Oh and why Baby-Sitters Club? I mean, there is the obvious release of the Netflix series, but is there a series–other than the one by that author we don’t talk about anymore–that has transcended generations in such a way? These kids’ parent’s remember reading these books, and they will find their own joy in this packet. Right now, a nostalgia trip isn’t such a bad thing. And this series manages, especially in the Netflix series that I can’t stop talking about, to be wholesome while also confronting and discussing real issues. It never gets as hard as it could–as hard as it might get as the series expands and these kids age–but it feels real. It feels legitimate and relatable and all of those things that kids look for in good stories.

Kit Contents

As I mentioned earlier, I went overboard. And I’m not sorry. (I was when I was making them, but that falls under “logistics.”) Do I suggest you do this much? No. But here we are.

Downloads for most items can be found in the downloads section.

Each child received their own envelope, even if there were multiple kids in the same house registered. This made it more individual–not just that the oldest or youngest got to open the package from the library. I considered more envelope decorations and doodles, but that didn’t happen due to time.

Each kit contained a general membership kit, in a document envelope, as well as five individual bags, one from each babysitter.

The general membership kit included:

  • Personalized welcome letter from the Baby-Sitters Club
  • Personalized Membership Card
  • Guide to Babysitting (borrowed liberally from the Red Cross Guide)
  • Readalike Books (listen to me talk about these titles in this YouTube video)
  • Swag: Bookmarks, Flyer, Trivia Sheet, Which Baby-Sitter Are You Quiz, Membership Profile

Kristy’s Bag focused on leadership and included:

  • Letter from Kristy
  • Leadership Packet

Claudia’s bag (the most fun, obviously) included:

  • Letter from Claudia
  • Mini sketchbook and glitter pens (leftovers from previous programs, but could easily be printed yourself)
  • Friendship bracelet materials and instructions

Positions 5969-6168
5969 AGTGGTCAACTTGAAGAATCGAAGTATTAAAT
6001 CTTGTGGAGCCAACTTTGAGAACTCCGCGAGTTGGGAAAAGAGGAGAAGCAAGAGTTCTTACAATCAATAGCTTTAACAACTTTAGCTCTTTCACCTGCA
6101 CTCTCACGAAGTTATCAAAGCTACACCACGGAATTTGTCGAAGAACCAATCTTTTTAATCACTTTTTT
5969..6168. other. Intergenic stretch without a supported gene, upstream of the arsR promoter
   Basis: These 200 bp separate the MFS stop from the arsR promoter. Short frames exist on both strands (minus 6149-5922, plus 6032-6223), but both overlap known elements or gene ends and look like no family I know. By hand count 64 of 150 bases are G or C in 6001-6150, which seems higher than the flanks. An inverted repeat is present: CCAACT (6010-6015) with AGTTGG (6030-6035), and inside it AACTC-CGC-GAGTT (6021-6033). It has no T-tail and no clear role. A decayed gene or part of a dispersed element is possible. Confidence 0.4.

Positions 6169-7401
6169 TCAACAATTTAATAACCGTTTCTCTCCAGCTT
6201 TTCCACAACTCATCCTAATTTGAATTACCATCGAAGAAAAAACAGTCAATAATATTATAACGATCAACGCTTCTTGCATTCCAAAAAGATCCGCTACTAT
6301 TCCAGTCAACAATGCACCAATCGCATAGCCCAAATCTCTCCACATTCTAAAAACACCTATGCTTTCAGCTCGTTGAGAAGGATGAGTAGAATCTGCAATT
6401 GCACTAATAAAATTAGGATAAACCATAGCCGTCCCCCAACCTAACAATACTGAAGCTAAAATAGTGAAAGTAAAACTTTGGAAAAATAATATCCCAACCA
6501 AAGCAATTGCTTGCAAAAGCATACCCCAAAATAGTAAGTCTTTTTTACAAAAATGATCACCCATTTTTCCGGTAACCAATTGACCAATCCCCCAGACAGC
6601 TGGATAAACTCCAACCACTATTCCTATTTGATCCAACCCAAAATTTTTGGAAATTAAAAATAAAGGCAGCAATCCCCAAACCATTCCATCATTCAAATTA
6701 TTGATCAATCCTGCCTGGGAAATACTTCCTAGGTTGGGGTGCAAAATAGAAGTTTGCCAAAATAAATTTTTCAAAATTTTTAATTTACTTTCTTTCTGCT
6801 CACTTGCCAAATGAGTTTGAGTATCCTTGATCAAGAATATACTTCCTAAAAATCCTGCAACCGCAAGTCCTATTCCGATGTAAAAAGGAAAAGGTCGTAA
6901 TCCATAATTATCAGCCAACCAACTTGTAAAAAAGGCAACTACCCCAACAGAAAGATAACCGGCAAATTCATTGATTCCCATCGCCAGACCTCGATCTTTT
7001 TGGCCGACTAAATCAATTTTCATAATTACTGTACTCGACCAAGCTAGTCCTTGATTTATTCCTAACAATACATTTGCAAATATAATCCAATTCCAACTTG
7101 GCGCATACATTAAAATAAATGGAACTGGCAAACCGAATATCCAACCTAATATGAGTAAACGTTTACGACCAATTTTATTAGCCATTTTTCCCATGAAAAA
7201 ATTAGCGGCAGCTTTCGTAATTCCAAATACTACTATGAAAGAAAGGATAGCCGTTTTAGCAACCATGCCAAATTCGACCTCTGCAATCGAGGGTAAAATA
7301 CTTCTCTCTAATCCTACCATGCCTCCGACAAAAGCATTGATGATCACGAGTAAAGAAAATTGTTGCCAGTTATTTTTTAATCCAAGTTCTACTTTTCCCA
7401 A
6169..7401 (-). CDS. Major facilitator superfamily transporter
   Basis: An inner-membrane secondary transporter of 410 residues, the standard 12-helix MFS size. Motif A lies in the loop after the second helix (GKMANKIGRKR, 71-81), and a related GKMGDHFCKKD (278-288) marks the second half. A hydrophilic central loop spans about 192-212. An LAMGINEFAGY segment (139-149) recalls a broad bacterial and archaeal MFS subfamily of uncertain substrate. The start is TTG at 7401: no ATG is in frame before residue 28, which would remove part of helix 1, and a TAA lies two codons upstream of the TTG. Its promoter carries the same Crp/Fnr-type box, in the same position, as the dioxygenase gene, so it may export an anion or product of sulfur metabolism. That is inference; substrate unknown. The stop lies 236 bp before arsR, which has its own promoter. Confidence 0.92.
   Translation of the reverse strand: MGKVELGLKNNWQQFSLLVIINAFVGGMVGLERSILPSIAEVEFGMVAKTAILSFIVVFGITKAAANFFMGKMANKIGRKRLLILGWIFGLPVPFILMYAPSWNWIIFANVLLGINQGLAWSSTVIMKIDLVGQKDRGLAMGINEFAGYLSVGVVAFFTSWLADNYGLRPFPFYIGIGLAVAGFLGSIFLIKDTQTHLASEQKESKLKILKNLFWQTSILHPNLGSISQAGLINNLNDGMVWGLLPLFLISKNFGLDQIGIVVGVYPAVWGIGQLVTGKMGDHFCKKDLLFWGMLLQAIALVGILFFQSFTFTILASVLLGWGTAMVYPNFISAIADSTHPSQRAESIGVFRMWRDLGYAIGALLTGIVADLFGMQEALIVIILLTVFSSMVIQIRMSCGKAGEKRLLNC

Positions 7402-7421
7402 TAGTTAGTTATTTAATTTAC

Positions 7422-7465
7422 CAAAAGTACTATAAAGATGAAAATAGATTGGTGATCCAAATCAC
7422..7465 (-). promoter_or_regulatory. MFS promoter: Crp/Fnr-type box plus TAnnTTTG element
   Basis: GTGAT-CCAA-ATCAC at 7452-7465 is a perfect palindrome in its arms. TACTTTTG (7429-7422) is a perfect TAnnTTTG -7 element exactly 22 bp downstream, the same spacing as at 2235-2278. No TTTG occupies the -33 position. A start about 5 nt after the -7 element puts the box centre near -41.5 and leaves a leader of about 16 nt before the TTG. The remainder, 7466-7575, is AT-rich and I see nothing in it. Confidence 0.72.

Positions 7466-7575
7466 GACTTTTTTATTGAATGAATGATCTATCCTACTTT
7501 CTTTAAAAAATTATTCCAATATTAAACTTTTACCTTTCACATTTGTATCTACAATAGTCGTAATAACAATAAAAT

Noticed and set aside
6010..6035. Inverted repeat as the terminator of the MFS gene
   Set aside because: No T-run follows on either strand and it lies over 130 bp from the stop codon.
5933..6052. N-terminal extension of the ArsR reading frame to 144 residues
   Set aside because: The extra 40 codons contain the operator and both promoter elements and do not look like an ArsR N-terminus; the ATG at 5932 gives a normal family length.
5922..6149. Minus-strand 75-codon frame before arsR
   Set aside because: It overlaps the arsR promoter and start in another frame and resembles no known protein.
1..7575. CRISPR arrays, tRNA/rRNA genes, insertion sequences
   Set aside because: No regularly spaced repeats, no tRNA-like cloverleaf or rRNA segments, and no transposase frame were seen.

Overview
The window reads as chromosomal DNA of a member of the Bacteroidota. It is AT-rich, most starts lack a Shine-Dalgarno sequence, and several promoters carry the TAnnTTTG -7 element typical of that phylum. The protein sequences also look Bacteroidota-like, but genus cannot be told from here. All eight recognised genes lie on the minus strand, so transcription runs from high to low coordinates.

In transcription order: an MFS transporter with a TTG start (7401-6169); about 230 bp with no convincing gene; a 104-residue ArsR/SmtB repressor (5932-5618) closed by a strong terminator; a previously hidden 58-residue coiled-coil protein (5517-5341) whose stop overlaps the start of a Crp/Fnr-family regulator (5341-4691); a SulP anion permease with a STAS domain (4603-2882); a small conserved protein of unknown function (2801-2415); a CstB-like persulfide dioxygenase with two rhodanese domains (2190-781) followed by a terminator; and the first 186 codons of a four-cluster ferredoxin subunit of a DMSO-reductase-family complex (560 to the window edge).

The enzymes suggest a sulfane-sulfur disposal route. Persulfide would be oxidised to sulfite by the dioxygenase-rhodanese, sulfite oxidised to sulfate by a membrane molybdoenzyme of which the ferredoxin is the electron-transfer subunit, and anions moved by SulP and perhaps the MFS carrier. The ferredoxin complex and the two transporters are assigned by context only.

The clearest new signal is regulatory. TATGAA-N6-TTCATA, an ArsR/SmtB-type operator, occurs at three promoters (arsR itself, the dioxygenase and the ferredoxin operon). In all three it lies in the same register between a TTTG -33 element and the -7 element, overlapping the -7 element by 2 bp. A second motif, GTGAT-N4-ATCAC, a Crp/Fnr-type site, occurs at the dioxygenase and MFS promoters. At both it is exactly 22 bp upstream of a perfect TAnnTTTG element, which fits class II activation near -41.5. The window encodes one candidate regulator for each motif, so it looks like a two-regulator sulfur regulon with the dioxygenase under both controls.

• Art Project Ideas for Babysitting (double as activities great to do with supplies you may have at home)

Mary Anne’s bag focused on organization:

  • Letter from Mary Anne
  • “Pocket” Calendar
  • Musical Recommendations (with book recs on the back)
  • Dry Erase Calendar (not pictured, only in select kits due to expanded registration)

Stacey’s bag included:

  • Letter from Stacey
  • MASH Instructions
  • Cootie Catcher Instructions and 2 sheets
  • Healthy Snack Suggestions (cook book recommendations on the back)

Dawn’s bag included:

  • Letter from Dawn
  • Nature Scavenger Hunt
  • ECO-BINGO

Dawn’s kit was meant to include an environmentally friendly craft, ucycled craft, or craft to be donated, but I was out of funds, time, and envelope space.

Each kit (up to a certain number of days before sign-up) was personalized. Imagine the child’s name where the word “Babysitter” is on most of these pictures.

All activities were meant to also be able to be completed by the program participant at home. So, you could go on a nature scavenger hunt with someone you are babysitting, but you could also do this with your family during COVID times.

Logistics

Obviously, these bags contained a lot. Part of this would have been significantly easier if I had been in the physical library regularly. I have a printer at home that I will use in a pinch, but not for this kind of quantity and ink. This meant that a lot of designing happened at home, but essentially all assembly had to happen in one very long work day.

As I mentioned earlier, I would repeat most of this program. But one thing in particular I wanted to highlight was the organization method. The feedback from caregivers was very positive, especially praising the organization and that everything could fit in the document envelope. They really appreciated not receiving a bunch of lose odds and ends.

Now, things I would do differently: